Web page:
This report discusses the development and implementation - as well as the resulting revenue and ridership impacts - of a new fare structure for the Chicago Transit Authority. The CTA sought a new structure that would offer riders a range of options, including the ability to pay less than they did under the previous structure. Through the use of "deep discounting", in combination with differential pricing (based on service quality or time of day), it was felt that the CTA could achieve the typically elusive goal of increasing both ridership and revenue. Based on research into innovative pricing at other transit properties, coupled with market research into the prospective travel behavior and fare payment preferences of CTA riders, the study team developed a model to predict the ridership and revenue impacts of different fare structures. At the same time, a range of types of fare structures was assessed in terms of implementation and operational difficulties. Following the testing of over 100 different fare combinations and presentations at 11 public hearings, a single option was adopted by the board. After 8 months of the new structure the CTA has successfully achieved its primary goal of increasing revenue without suffering significant ridership loss. These findings indicate that this market-segmented pricing strategy holds substantial promise for the transit industry as a whole.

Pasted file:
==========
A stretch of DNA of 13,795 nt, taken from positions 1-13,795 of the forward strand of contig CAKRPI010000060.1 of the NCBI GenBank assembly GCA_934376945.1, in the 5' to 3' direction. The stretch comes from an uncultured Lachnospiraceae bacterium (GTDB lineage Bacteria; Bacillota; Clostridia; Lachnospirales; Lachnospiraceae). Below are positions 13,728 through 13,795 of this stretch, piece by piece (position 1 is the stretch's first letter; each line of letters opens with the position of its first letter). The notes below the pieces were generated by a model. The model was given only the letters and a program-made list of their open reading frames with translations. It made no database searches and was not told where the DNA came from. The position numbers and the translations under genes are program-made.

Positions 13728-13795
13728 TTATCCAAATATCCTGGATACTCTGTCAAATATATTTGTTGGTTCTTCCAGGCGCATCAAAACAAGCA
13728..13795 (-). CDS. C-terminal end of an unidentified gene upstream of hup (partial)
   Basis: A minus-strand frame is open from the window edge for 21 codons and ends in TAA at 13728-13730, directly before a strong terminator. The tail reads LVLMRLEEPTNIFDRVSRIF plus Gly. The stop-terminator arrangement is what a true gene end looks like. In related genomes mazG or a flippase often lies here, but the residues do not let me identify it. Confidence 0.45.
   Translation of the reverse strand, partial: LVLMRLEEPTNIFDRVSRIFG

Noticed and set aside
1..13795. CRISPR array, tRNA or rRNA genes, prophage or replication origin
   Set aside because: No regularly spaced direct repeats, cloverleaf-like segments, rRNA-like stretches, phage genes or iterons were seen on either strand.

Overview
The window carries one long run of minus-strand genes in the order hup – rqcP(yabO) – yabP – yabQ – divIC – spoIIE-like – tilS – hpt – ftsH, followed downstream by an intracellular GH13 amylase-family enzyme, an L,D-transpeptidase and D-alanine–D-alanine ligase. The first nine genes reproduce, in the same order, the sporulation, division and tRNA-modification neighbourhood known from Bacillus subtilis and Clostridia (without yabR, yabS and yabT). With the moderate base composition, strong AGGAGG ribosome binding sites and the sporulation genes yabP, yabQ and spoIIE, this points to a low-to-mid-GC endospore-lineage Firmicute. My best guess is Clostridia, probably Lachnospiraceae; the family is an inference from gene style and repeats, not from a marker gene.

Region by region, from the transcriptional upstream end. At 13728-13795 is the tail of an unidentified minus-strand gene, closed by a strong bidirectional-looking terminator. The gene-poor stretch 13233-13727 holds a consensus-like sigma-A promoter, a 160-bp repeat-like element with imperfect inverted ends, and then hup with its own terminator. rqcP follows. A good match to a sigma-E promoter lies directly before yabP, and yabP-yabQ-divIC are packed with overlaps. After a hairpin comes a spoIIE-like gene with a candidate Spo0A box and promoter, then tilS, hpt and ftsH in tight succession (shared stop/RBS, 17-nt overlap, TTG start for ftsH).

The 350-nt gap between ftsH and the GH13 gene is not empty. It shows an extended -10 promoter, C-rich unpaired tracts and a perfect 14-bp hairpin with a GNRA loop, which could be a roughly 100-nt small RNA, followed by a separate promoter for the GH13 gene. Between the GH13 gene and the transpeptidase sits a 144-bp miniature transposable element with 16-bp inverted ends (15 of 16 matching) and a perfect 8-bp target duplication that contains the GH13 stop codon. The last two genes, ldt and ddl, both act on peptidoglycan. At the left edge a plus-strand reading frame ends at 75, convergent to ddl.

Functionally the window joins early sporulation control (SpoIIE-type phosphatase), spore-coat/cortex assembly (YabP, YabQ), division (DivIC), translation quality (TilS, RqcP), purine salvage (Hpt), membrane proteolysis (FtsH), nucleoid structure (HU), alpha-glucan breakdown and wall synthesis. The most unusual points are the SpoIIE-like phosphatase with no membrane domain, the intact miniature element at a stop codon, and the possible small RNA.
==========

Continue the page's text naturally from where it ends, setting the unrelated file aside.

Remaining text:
• Supplemental Notes:
    • Work was performed in conjunction with: R.L. Oram Associates; COMSIS Corporation; Midwest System Sciences, and Martinez Associates, Limited.
  • Corporate Authors:

    Multisystems, Incorporated

    1050 Massachusetts Avenue
    Cambridge, MA  United States  02138
  • Authors:
    • Fleishman, D
  • Publication Date: 1991-10


  • English

Media Info

  • Pagination: v.p.

Subject/Index Terms

Filing Info

  • Accession Number: 00627832
  • Record Type: Publication
  • Report/Paper Numbers: FTA-IL-08-7002-92-1
  • Files: TRIS
  • Created Date: Sep 20 1993 12:00AM